- Mystery of the Megavolcano, and: Monster of the Milky Way, and: Mystery of the Megaflood
Popular culture, along with high school science classes, leads us to expect that “real science” happens in the laboratory, where experiments can repeated time and again under the watchful eyes of scientists. Much of biology, chemistry, and physics does work that way, but large swaths of astronomy and geology do not. Astronomers and geologists routinely study phenomena and that, by nature – too big, too slow, too distant, too powerful – cannot brought to (or replicated in) a laboratory. They deal, as a matter of course, with events and processes to which no human observer can bear direct witness, and which no laboratory, however well equipped, can possibly duplicate. Just how geologists and astronomers do that is the subject of the trip of films reviewed here. Produced by PBS for its long-running science documentary series Nova they allow viewers to look over the shoulders of scientists working to make sense of phenomena whose power, scope, and intensity are – even for those used to thinking beyond normal human frames of reference – nearly unimaginable.
Mystery of the Megavolcano begins with the biggest volcanic event in recorded history: the 1815 eruption of Mount Tambora, which generated 12 cubic miles of magma and spewed so much ash into the atmosphere that 1816 became known as “The Year Without a Summer.” Awesome as it is, however, Tambora is simply there for scale. The film’s real subject is Toba, an Indonesian [End Page 72] “supervolcano” that poured out 672 cubic miles of magma in a two-week-long eruption 74,000 years ago. It filled the air with pumice-rich ash and clouds of sulfur dioxide, producing climate change on a scale usually associated with asteroid impacts, and generating copious amounts of acid rain. Tambora altered the climate of Europe and North America for a year; Toba may have helped to precipitate the beginning of the last Ice Age.
A topic like this offers ample opportunity for breathless, lurid sensationalism: gruesome descriptions of victims suffocating as their lungs fill with ash and fluid, nightmarish visions of ash clouds smothering plants and blotting out the sun, and grim reminders (based on the existence of a supervolcano beneath Yellowstone National Park) that It Could Happen Here. Mystery of the Megavolcano touches on such subjects but does not dwell on them. Consistent with Nova’s long tradition of emphasizing science rather than sensation, it focuses on a more mundane but more important question: “How, in the absence of eyewitness accounts, do we know that a catalcysmic eruption took place at Toba 74,000 years ago?”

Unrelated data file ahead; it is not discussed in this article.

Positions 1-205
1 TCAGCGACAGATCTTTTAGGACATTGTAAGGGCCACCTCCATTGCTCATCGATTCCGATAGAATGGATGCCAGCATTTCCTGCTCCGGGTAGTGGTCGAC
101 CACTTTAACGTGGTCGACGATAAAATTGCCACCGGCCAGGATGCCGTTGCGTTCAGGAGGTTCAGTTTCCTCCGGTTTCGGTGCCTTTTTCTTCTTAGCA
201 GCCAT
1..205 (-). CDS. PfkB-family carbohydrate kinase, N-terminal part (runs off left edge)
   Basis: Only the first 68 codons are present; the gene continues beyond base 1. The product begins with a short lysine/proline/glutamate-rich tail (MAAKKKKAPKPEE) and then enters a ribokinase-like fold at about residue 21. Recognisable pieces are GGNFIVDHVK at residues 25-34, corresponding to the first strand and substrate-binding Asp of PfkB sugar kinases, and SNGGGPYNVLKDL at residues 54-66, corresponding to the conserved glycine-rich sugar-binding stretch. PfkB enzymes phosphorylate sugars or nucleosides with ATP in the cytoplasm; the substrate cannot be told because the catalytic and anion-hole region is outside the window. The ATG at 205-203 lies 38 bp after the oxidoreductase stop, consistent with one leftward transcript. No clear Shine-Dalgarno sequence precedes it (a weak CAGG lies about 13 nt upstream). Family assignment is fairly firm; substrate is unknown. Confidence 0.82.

The answer involves the work of three different scientists: climatologist Greg Zielinski, who found high concentrations of sulfuric acid in cores from the Greenland ice sheet; geologist Mike Rampino, who found evidence of a sharp temperature drop in ocean-floor sediments; and volcanologist John Westgate, who found a distinctive chemical signature in volcanic ash deposits from throughout Southeast Asia. The film is—again, in the Nova tradition—scrupulous in its depictions of the science. Its scenes of the scientists gathering and interpreting data are shot on location at field sites and in laboratories but they are never encumbered with the too familiar, never-convincing pretense that discoveries were being made (rather than simply explained) as the cameras rolled. Interspersed with these scenes are concise explanations of essential background knowledge. One particularly effective example describes how the oxygen atoms in tiny marine fossils known as foraminifera record temperature fluctuations in the deep ocean. The “fit” between the different lines of evidence is explained clearly and economically in the linking narration.
The film’s only significant limitation has more to do with the subject matter than with the filmmakers’ shortcomings. The scope of geological time is notoriously difficult to convey to non-geologists, and Mystery...